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J Sex Med. 2007 Nov;4(6):1708-12. Epub 2007 Jul 26.

Finasteride 5 mg and sexual side effects: how many of these are related to a nocebo phenomenon?

Author information

  • 1UO Urology, S Maria Annunziata Hospital, University of Florence, Florence, Italy. nicola.mondaini@unifi.it

Abstract

INTRODUCTION:

Sexual adverse experiences such as erectile dysfunction (ED), loss of libido, and ejaculation disorders have been consistent side effects of finasteride in a maximum percentage of 15% after 1 year of therapy. Such data could be seen as far from reality, if compared to a higher percentage that may be found in any common clinical practice.

AIM:

This study aims to explain the dichotomy between literature's data and clinical practice data.

METHODS:

One hundred twenty patients with a clinical diagnosis of benign prostatic hyperplasia (BPH), sexually active and with an International Index of Erectile Function-erectile function (IIEF-EF) domain >/=25 were randomized to receive finasteride 5 mg concealed as an "X compound of proven efficacy for the treatment of BPH" for 1 year with (group 2) or without (group 1) counseling on the drug sexual side effect. The phrase used to inform group 2 patients was ". . . it may cause erectile dysfunction, decreased libido, problems of ejaculation but these are uncommon".

MAIN OUTCOME MEASURES:

The estimation of side effect was conducted at 6 and 12 months using the male sexual function-4 (MSF-4 item) questionnaire and a self-administered questionnaire.

RESULTS:

One hundred seven patients completed the study. Group 2 patients (N = 55) reported a significant higher proportion of one or more sexual side effects as compared to group 1 (N = 52) (43.6% vs. 15.3%) (P = 0.03). The incidence of ED, decreased libido, and ejaculation disorders were 9.6, 7.7, and 5.7% for group 1, and 30.9, 23.6, and 16.3% for group 2, respectively (P = 0.02, P = 0.04, and P = 0.06).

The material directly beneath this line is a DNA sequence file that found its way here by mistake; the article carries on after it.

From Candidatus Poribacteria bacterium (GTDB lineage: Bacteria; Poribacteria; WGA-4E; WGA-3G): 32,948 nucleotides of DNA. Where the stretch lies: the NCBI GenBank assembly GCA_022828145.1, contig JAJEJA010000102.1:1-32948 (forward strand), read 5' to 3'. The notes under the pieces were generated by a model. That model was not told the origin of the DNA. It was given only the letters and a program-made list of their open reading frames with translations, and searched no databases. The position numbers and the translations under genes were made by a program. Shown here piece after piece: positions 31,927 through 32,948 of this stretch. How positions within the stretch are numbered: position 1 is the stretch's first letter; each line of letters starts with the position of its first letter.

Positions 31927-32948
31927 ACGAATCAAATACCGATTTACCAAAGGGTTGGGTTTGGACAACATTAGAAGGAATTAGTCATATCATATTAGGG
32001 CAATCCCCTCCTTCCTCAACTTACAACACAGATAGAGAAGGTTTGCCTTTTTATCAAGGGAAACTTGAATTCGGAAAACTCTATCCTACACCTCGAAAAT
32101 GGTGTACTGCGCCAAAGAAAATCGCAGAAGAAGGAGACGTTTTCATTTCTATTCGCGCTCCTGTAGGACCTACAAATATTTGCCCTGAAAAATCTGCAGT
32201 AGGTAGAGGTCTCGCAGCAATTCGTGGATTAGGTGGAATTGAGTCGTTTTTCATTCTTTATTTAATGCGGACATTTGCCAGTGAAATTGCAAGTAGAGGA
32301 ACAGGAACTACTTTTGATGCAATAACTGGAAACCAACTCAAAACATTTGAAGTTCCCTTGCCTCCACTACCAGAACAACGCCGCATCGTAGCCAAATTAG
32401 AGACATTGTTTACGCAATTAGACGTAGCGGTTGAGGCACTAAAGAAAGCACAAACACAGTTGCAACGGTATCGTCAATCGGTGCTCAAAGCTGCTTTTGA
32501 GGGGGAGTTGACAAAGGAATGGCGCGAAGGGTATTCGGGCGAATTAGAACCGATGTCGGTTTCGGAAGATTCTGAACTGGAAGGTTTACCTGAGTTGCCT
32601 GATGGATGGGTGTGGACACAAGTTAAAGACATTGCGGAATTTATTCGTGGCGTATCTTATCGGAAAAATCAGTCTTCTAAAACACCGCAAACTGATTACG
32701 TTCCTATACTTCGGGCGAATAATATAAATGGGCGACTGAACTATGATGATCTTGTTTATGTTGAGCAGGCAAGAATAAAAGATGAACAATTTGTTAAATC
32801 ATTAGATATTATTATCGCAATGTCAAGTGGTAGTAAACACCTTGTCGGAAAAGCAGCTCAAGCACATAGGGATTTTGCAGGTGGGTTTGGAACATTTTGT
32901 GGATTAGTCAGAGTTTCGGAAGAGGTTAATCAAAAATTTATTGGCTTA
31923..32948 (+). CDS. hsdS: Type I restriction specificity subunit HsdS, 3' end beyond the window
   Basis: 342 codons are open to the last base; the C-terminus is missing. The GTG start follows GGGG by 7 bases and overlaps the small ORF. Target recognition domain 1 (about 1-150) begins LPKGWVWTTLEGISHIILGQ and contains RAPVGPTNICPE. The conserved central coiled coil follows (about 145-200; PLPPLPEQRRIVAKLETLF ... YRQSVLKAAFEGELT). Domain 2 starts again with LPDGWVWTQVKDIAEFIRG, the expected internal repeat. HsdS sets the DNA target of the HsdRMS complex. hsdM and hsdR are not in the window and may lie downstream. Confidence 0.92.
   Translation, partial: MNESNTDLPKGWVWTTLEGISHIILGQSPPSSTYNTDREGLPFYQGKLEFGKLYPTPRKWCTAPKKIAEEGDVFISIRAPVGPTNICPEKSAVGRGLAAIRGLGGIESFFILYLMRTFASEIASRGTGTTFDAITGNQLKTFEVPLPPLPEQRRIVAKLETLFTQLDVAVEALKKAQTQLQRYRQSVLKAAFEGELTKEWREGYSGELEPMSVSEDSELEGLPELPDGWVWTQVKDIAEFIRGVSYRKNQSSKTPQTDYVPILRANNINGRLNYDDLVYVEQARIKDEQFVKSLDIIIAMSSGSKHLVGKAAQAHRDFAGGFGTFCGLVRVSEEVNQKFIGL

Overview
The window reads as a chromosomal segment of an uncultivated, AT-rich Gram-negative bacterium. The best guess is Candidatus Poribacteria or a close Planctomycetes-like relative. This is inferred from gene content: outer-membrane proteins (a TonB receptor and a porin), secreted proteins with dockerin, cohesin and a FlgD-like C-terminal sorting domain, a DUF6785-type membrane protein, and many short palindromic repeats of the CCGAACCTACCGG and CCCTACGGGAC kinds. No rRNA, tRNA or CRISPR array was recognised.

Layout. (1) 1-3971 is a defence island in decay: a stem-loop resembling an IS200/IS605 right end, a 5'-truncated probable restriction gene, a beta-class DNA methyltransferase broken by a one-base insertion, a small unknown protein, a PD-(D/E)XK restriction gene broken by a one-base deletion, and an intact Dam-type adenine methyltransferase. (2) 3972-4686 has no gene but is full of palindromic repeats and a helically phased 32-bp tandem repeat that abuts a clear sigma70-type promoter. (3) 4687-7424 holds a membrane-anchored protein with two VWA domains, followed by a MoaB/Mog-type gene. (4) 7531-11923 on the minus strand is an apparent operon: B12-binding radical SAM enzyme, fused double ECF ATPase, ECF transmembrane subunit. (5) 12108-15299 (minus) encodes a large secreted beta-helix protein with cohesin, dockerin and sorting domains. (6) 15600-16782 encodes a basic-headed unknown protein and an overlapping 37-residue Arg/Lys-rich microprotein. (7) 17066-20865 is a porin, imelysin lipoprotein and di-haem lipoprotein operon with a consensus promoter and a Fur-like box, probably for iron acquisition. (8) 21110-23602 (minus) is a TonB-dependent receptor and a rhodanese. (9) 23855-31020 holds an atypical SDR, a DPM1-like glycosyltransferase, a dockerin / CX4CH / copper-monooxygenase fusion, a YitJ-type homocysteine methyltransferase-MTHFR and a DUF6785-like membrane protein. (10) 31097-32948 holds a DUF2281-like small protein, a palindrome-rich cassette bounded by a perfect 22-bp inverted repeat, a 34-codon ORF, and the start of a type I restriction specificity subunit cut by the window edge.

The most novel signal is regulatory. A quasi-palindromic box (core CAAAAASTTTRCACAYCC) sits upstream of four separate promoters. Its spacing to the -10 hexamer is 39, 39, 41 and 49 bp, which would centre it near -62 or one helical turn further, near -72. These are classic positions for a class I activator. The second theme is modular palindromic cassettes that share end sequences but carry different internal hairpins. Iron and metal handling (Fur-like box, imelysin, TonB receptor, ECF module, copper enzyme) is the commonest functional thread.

CONCLUSION:

In the current study, blinded administration of finasteride was associated with a significantly higher proportion of sexual dysfunction in patients informed on sexual side effects (group 2) as compared to those in which the same information was omitted (group 1) (P = 0.03). A scenario similar to group 2 of the current study is likely to occur in clinical practice, where the patient is counseled by the physician and has access to the drug information sheet. The burden of this nocebo effect (an adverse side effect that is not a direct result of the specific pharmacological action of the drug) has to be taken into account when managing finasteride sexual side effects.

PMID:
17655657
[PubMed - indexed for MEDLINE]
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